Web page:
Whew!  This has been an exhaustive analysis.  If you’re still reading, thank you for your patience.  To be truthful, I was not as excited to see The Dark Knight Rises as I was The Dark KnightThe Dark Knight was so, well, dark, I felt emotionally drained after watching it.  It had such a tragic ending, it was so joyless, I really didn’t look forward to going through that sort of heartbreak again.  The previews for The Dark Knight Rises looked equally precarious, and that, coupled with the spotlight on Bane and an actress I didn’t believe could pull off Catwoman, gave me pause.  Well, I was utterly and completely wrong.  The movie was perfect, gave me almost exactly what I wanted, and   I cannot thank Nolan enough for presenting us with a happy ending to his Batman mythos.

The Red House by Mark Haddon – A Book Review

As a huge fan of Mark Haddon’s The Curious Incident Of the Dog In the Night-Time, I was delighted to receive an advance copy of his latest work The Red House (though it is in stores by now).  I was cautious, though, because while I loved his first book, I did not enjoy A Spot Of Bother, his second novel, nearly as much.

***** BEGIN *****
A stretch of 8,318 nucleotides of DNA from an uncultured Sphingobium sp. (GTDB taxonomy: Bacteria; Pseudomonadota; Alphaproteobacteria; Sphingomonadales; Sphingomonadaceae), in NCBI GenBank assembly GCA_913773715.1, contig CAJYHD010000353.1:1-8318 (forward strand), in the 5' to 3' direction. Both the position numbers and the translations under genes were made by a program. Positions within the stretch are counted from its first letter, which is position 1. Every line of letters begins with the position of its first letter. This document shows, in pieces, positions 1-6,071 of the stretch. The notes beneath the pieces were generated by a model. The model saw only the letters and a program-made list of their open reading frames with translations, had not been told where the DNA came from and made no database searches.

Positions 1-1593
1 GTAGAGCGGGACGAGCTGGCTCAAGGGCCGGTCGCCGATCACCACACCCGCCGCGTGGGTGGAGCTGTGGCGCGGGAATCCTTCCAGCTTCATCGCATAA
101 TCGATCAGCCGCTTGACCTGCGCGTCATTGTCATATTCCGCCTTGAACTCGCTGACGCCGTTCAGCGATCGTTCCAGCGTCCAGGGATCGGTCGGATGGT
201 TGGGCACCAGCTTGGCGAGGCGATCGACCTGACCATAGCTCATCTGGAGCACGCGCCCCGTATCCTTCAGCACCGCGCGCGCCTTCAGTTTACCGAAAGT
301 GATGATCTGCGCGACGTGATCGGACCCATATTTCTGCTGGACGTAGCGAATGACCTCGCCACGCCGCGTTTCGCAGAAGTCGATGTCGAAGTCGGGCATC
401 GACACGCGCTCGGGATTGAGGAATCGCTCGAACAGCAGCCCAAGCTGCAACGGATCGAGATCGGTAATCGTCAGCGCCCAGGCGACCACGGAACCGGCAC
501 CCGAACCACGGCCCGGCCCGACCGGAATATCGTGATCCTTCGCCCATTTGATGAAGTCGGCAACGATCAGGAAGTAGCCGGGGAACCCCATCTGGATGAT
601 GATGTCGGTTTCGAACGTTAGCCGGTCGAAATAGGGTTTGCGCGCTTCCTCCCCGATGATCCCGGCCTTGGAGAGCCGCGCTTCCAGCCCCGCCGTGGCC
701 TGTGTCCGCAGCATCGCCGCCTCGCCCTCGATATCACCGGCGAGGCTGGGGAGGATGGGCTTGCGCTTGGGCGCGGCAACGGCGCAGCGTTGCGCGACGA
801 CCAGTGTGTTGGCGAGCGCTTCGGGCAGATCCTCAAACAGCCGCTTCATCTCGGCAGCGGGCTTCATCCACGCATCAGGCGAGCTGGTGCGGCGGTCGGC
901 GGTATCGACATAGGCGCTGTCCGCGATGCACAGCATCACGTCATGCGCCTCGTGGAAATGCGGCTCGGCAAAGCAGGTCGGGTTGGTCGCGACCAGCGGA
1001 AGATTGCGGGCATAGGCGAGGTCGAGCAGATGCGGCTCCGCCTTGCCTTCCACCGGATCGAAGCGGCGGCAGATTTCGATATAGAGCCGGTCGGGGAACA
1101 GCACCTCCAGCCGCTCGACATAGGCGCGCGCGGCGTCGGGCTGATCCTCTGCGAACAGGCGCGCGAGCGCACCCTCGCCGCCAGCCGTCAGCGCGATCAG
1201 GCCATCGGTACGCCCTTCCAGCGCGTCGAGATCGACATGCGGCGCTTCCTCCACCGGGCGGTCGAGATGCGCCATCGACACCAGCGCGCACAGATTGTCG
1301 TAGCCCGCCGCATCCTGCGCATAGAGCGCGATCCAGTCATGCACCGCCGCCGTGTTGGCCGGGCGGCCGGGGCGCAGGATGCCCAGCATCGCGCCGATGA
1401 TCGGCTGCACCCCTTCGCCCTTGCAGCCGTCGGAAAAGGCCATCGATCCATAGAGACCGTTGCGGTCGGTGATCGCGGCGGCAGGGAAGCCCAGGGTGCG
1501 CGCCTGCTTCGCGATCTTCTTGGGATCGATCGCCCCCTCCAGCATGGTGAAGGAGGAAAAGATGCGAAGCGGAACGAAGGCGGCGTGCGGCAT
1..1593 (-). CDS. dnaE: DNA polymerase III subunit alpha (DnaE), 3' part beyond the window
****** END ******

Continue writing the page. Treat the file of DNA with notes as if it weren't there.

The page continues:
The Red House falls somewhere in between.

I have to admit, in the beginning, the book absolutely captivated me.  The Red House is the story of a middle-aged brother and sister meeting in the country at a charming little cottage.  The sister, Angela, has brought along her husband, teenage son and daughter, and a pre-teen boy.  The brother, Richard, is accompanied by his beautiful wife he has just married and her difficult teenage daughter.

I’ll get to the characters in a moment, but they are not what initially ensnared me.  The book’s structure is what really got me excited.  The book is broken into days instead of chapters, each representing a countdown to when the families’ holiday is over.  Furthermore, each “day” is chopped up by a character’s particular perspective, and Haddon works tirelessly to make each character’s voice and point of view unique.  Though I should probably be ashamed to admit it, I especially relished each vignette because, by and large, most of them were not more than a few paragraphs long.  This meant that I could pick the book up at any given moment, read for a few moments, and then put it down and still feel as though the story was uninterrupted.

The style of the book made it a very quick read and, considering the numerous plots, assured it kept a nice pace.